THE X530 URBAN LEGEND
Legend has it that the X530 was recalled before it was supposed to go to market, but that some shipments were sent without this knowledge or without approval, thus making it into the hands of a few lucky photographers. At least, that’s what I’ve read on the web.
At the same time, I also read a press release from 2005 saying that Polaroid was announcing the X530’s availability in the U.S. through Circuit City and Walmart.
My opinion is that it was indeed available, but only for a very short time before Polaroid pulled the plug on it.
This is not unprecedented. It has happened very recently with a Polaroid product called the Polaroid Socialmatic. The Socialmatic was an Android based camera with a cool “Instagram” look to the design and what appeared to be a working tablet on its LCD screen plus an onboard printer for quick prints.
This product received a lot of hype prior to its release in 2014, but Polaroid quickly pulled the plug on it shortly after it came to market. As I had been curious about the Socialmatic myself, what I gathered by looking at sales and auctions was that the camera had some reliability issues relating to its battery and operations. Most of the ones for sale had dead batteries and could only be used while plugged in using a charger.
The apparent replacement for the Socialmatic is the Polaroid Snap which is still on the market and seemingly doing well. The $99 or under Snap seems to be what Polaroid had hoped the Socialmatic should have been. For me though, I wanted that on board tablet and the Socialmatic’s cool looks so I’ve passed up on the Snap for now. And I’ve stayed away from the Socialmatic too because of its issues.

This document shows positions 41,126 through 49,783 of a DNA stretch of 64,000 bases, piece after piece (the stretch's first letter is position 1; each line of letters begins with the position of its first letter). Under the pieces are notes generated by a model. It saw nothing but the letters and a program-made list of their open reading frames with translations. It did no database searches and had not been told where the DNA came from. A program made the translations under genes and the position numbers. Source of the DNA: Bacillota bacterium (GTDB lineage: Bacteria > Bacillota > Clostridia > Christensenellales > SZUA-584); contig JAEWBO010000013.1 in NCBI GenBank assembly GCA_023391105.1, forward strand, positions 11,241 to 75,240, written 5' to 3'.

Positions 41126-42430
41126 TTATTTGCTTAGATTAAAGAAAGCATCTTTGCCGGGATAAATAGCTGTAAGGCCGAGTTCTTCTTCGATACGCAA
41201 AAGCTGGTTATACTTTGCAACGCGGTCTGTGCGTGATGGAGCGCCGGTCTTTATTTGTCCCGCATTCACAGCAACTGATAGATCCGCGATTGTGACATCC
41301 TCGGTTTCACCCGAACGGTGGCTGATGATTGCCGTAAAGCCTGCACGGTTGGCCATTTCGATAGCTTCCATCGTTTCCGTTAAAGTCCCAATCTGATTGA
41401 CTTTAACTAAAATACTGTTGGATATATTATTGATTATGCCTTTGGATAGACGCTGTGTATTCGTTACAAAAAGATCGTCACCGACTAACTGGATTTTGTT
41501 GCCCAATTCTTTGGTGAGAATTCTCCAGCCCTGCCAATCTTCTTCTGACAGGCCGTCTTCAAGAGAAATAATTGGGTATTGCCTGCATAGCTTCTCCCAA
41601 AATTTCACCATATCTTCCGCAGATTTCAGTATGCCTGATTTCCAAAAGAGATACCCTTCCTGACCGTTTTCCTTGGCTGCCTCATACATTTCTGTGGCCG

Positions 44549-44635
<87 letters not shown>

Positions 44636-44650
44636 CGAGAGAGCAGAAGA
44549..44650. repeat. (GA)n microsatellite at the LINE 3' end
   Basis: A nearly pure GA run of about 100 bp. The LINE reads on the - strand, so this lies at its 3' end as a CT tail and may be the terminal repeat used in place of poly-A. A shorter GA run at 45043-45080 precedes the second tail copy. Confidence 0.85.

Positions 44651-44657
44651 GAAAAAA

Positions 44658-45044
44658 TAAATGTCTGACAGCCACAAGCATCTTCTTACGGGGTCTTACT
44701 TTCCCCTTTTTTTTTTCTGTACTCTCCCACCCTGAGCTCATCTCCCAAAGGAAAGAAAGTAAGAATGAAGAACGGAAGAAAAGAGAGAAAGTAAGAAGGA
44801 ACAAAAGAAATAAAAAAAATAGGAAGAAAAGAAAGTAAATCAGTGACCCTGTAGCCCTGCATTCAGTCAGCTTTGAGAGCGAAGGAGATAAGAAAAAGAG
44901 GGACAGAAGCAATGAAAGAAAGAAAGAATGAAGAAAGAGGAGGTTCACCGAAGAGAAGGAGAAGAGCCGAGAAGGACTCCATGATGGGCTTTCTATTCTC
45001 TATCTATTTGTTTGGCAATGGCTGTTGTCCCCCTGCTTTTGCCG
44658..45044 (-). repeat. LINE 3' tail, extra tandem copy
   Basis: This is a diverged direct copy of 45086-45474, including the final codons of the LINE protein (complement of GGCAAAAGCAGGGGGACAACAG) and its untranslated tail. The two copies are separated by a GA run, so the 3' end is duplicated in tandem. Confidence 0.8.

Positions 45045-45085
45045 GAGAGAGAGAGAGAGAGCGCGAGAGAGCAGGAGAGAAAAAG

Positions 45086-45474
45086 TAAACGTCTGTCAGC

And I would’ve stayed away from the X530 except I got it for $30 and because I collect old, weird and decrepit cameras 🙂
PRICE & AVAILABILITY
The Polaroid X530 is scarce. At the same time, it’s not like there’s a lot of people looking for them, save for hardcore Foveon fanatics.
I like the Foveon concept and its images, but I don’t think I’m what you would call a hardcore fan. I was a very early Foveon enthusiast in 2003 or 2004, I greatly enjoyed the Sigma SD14 in 2007, and have used several DP models. However, there was always something that kept me from crossing the line into fanboy territory. That’s a subject for another time, another post.
Again, I did not seek out the X530. I was actually looking for something else entirely when I came across this one. I did have a passing interest in the camera many, many years back, but I could never find one when I was looking, plus there was and still is very little info on it.
I got the camera with box and everything for $30. It looked mint, the functions performed smoothly, but as I said the sensor is dead. I use it now as a decoration in my homemade camera “museum” 🙂
It’s hard to put a value on this camera, but I would say a fair price would be, maybe $30-50, certainly under $100.
Do remember that you can get a Sigma DP1 for a little over $100 these days and the DP2/DP2s for a little more than that and they will do everything better than the X530 could.
The Polaroid X530 is an interesting camera. But as they say, “Pics, or it didn’t happen!” For me, it didn’t happen.
I would not call the X530 a Camera Legend, but certainly an interesting model in the legend of the Foveon sensor with an interesting history behind it. If you can find a working one under $100, consider yourself lucky and I’d love to hear from you.